Before Humboldt County begins investing in offshore wind energy, local conservationists and fishermen say more research needs to be done to assess the projects’ local impacts.
That was the consensus today at a meeting of the state Senate’s Joint Committee on Fisheries and Aquaculture, hosted by committee chairman North Coast state Sen. Mike McGuire at the Humboldt Bay Aquatic Center in Eureka.
While representatives from the fishermen’s associations and conservation organizations said they are supportive of renewable energy, they want to make sure it is done in a sustainable way that doesn’t negatively impact the fishermen’s livelihoods or the environment.
Annie Hawkins, executive director of fishing industry coalition Responsible Offshore Development Alliance, said the development of offshore wind energy on the East Coast has been problematic for fishermen.
“The first few leases … issued on the East Coast were issued without any consideration for fishing vessel transit,” Hawkins said.
Now that those turbines have been built, Hawkins said it would be difficult to remove them in order to allow fishing vessels to pass.
“It should not ever feel like something that’s being imposed on one industry by another if the goal truly is to work together,” Hawkins said.
Harrison Ibach, president of the Humboldt Fishermen’s Marketing Association, said much of California’s waters are already closed to commercial fishing and the installation of wind turbines is going to further reduce the number of areas where fishermen can operate.
“We can’t afford to lose any more grounds,” Ibach said.
Sandy Aylesworth, oceans advocate with the environmental advocacy nonprofit Natural Resources Defense Council, said not enough research has been done in the area to truly understand what the impacts of offshore turbines will be.
There is limited information on the Humboldt Call Area’s seafloor, Aylesworth said, but in 2016 an autonomous underwater vehicle mapped some of the area, finding 20 species of coral, eight species of sponges and 18 species of fish. The coral area is also between two submarine canyons that serve as a feeding ground as well as a carbon sequestration and storage area.
There needs to be a thorough survey of the area to determine areas with high densities and diversity, Aylesworth said.
Chet Ogan, Redwood Region Audubon Society board director, said floating turbines would also create an environment were algae could form, drawing fish to the area that will end up attracting birds.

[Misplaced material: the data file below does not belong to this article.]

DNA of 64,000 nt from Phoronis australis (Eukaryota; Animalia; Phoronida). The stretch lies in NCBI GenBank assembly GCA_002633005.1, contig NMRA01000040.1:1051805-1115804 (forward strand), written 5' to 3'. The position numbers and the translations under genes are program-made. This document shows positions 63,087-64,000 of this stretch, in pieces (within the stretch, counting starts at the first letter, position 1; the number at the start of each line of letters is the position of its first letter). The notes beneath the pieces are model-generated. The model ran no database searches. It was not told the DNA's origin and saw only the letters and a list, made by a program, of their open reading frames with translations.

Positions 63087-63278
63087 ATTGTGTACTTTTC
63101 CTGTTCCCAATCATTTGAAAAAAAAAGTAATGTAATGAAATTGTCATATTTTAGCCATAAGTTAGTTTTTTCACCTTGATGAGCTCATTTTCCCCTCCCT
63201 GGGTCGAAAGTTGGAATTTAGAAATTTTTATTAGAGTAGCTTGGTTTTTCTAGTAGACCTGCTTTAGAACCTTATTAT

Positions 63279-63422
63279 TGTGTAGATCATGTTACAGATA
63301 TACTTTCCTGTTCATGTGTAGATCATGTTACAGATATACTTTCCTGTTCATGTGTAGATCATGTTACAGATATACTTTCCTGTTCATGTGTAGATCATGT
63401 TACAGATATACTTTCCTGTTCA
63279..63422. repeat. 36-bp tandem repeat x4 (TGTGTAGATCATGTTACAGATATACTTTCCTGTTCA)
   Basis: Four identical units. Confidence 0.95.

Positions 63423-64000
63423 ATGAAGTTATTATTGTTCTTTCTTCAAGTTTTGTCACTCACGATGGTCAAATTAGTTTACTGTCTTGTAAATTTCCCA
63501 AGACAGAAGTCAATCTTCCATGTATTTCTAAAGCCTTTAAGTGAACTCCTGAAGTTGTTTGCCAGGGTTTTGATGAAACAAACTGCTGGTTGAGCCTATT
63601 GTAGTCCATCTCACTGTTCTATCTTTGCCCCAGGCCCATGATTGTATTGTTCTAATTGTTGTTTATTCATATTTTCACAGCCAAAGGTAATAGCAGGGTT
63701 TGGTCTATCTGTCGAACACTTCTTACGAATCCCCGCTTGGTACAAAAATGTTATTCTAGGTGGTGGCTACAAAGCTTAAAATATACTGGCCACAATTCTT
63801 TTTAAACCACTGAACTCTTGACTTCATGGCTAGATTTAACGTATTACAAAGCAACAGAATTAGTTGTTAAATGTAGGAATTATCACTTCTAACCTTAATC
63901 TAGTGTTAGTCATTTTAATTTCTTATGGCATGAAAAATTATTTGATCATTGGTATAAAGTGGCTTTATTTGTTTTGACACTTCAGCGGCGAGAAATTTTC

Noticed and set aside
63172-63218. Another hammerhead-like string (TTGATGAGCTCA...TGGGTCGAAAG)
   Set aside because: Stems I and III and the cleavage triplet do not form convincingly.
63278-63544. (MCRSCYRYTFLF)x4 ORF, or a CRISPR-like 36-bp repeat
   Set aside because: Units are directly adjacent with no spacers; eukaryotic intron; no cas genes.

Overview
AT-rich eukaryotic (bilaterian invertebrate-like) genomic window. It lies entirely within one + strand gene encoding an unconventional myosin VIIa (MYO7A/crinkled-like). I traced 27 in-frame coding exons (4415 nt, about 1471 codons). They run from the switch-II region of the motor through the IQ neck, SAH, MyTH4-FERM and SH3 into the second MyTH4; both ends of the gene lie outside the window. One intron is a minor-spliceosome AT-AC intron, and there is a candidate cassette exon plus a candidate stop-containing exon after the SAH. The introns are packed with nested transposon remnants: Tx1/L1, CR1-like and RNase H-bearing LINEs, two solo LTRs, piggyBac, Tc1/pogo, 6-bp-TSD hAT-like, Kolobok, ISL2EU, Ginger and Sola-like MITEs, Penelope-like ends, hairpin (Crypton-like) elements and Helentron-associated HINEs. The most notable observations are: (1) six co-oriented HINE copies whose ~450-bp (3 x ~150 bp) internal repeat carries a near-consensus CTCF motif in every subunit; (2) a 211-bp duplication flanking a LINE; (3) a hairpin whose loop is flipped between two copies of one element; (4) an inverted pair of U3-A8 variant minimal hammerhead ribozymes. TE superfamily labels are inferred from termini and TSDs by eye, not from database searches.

An estimated 140,000 to 328,000 birds are killed by wind turbines each year in North America, according to the Audubon Society.
The conservationists and fishermen agreed that it would be best to start small and scale the projects up as monitoring is done.
Mark Severy, senior research engineer at Humboldt State University’s Schatz Energy Research Center, said beyond the impact to the environment, there are a number of research projects that will help get more information about the impacts of wind energy.
Some of that research, such as looking into the environmental impacts of subsea cables connecting the wind turbines to the electrical grid, will be preliminary and will need to be followed up, Severy said. Other aspects of the research will be more final and won’t require further investigating.
But before any development could take place, Severy said significant upgrades would need to be made to the harbor and the area’s electrical grid, which doesn’t have the capacity to hold the amount of energy that would be generated.
The potential to develop offshore wind turbines is still years away, however, since several different federal, state and local agencies are part of the permitting and regulation process, said Necy Sumait, chief of renewable energy in the Pacific region at the Bureau of Ocean Energy Management.
The absolute soonest the area can expect to see a turbine is 2025, Sumait said.
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